What is the actual underlying mechanism used to deliver a wake on LAN (WoL) magic packet to the intended host computer?
I am very familiar with using WoL through LMI, so I am reasonably confident that this is not just an issue of correctly setting the myriad of different options in BIOS, Windows, device manager, etc. I have an entire office of people who have been almost exclusively working from home for the past 3.5 months, and I have had 10+ different models of host computers all successfully waking during that time *knock on wood*. But I needed to replace our primary hardware firewall/router 2 days ago, and have been experiencing seemingly random issues of the "switch on" button in LMI being grayed out for only a small % of host PC's. That is despite still being able to WoL all of the host PC's through another mechanism (separate from LMI).
Immediately after replacing the firewall, the option to remotely switch on was grayed out in LMI for all of the host PC's. That is probably to be expected, because the connection to LMI's servers was disrupted. After booting the host PC's through another method, most host PC's were then able to be remotely switched on through LMI. But the option is still grayed out for several host PC's, despite all of the host PC's being on the same VLAN/subnet and all accessible to each other. And despite all host PC's still being able to be remotely switched on using a separate WoL method.
I understand that LMI maintains a connection through the firewall as long as there is at least 1 host PC on the VLAN/subnet that is powered on. Is it the case that that particular host PC needs to have ARP cache entries for each and every other host PC in order for LMI to consider all of the other host PC's as able to be remotely switched on? Or something like that?
Update: It also seems to be the case that this situation varies depending upon which particular host PC's are currently powered on versus which are not. For example, the option to "switch on" through LMI is grayed out for both Computer A and Computer B. If I switch on Computer A using a separate WoL method, now Computer B is able to be switched on through LMI. If I then shut down Computer A again, now the option to switch on Computer B is grayed out again. This is again despite all of our host PC's being on the same VLAN/subnet and all accessible to each other.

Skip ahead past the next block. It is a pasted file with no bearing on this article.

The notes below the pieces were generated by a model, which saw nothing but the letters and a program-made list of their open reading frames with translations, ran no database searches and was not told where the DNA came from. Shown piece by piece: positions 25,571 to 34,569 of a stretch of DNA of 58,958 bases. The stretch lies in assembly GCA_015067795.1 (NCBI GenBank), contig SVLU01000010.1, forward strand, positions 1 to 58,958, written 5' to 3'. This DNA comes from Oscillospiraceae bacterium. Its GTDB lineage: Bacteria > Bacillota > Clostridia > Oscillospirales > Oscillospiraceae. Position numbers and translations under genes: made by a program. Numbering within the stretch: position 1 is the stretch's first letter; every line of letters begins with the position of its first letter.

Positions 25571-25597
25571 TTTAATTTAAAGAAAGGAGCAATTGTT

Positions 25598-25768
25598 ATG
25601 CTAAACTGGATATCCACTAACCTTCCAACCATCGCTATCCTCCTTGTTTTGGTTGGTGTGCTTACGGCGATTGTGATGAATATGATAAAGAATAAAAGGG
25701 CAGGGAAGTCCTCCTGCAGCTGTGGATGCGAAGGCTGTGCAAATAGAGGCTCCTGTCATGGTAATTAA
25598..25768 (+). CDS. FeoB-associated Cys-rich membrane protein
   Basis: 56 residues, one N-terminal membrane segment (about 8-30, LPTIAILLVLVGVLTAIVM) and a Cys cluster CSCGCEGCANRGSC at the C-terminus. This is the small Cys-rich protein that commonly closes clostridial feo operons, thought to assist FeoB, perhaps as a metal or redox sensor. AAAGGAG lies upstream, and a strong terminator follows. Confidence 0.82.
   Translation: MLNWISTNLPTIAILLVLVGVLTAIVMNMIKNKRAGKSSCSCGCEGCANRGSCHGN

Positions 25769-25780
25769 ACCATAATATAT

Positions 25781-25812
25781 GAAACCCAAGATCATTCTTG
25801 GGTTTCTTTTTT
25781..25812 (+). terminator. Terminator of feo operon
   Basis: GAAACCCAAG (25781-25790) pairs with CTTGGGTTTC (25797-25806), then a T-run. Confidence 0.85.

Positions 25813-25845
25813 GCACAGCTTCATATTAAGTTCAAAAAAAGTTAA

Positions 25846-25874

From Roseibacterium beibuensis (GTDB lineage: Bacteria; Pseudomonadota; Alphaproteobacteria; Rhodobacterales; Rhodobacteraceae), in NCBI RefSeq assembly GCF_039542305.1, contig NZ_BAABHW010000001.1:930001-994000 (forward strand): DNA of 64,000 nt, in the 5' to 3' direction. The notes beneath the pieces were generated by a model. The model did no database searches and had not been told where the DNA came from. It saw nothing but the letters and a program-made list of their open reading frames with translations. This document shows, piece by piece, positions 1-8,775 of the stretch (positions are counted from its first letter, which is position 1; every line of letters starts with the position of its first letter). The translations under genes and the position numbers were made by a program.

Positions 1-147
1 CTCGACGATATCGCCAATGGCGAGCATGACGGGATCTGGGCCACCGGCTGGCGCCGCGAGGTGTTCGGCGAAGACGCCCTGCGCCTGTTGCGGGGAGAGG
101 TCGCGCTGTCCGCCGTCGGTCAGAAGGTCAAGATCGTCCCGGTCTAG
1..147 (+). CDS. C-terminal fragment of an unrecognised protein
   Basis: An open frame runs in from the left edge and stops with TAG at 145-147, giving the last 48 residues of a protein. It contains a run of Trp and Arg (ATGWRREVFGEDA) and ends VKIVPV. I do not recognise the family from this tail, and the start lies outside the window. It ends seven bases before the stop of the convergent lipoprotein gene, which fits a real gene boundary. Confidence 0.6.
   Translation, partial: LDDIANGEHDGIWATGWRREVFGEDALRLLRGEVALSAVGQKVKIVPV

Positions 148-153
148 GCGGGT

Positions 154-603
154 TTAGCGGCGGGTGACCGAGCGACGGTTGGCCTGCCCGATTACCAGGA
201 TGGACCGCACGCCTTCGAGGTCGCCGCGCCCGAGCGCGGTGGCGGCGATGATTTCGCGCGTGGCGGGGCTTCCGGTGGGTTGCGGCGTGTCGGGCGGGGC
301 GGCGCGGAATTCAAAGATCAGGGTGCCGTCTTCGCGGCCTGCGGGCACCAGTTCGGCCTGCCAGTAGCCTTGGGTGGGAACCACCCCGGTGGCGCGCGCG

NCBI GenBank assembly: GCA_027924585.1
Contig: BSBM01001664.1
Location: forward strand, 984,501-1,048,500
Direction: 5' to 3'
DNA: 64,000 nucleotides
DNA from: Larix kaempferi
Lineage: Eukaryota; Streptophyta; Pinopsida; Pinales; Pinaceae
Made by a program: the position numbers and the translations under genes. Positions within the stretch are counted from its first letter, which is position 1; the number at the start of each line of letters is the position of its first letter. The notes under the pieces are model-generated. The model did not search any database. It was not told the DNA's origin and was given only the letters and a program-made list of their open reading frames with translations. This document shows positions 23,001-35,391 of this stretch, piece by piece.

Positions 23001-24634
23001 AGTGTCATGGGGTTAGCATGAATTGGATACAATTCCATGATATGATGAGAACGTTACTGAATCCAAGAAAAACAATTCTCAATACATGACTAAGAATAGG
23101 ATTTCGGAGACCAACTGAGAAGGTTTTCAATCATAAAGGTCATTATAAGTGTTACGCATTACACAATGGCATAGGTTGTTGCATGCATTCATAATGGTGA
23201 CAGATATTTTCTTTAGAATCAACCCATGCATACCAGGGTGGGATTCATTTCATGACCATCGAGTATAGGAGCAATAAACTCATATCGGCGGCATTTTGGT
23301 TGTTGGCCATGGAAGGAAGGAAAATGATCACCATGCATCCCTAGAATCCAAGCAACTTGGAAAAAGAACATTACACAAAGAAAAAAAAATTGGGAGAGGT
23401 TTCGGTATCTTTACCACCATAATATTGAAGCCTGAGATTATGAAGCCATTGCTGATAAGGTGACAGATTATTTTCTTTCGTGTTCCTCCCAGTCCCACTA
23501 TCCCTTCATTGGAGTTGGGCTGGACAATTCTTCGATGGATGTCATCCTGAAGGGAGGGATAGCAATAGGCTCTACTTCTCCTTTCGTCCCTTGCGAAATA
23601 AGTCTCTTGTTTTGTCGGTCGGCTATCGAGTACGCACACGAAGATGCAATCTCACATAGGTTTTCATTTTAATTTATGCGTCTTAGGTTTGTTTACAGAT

@etb Since we store the MAC address on DB side, we likely don’t need the ARP cache. As long as another LMI host is present on the same LAN, that should be able to broadcast the magic packet with the WOLable host MAC.
Hi @AshC ,
Thanks for your response. What you said here was generally my understanding, but there were/are many of our LMI hosts present on the same LAN, yet only about half of them were able to WoL through LMI after the new hardware firewall was installed.
After my original post here, all but 1 of our other hosts have actually returned to being WoL-able through LMI. There was nothing I could figure to do to resolve the issue, so I really didn't do anything. I had tried restarting the hosts multiple times, shutting them down all the way and starting them up again, etc, but it did not seem to help. They seem to have just eventually resumed working on their own. As I mentioned, about half resumed working pretty much right away. Then all but 3 were working within about 1 day later. But as of today, I believe there is still 1 host that is not WoL-able through LMI.
So I am mostly okay right now, but I would like to know how to prevent or fix this in the future in case I need to take the network down again in the future. Is there some way that I can trigger LMI's DB to refresh and recognize that all of our LMI host computers are on the same LAN? Or something like that?
I'm not sure if illustrations might help. See a couple snips from my Central dashboard right now.
The following 2 images show the case of the 1 LMI host that I described is still not WoL-able. This is the only one that is still affected, though there was a point were about 50% of our hosts were like this.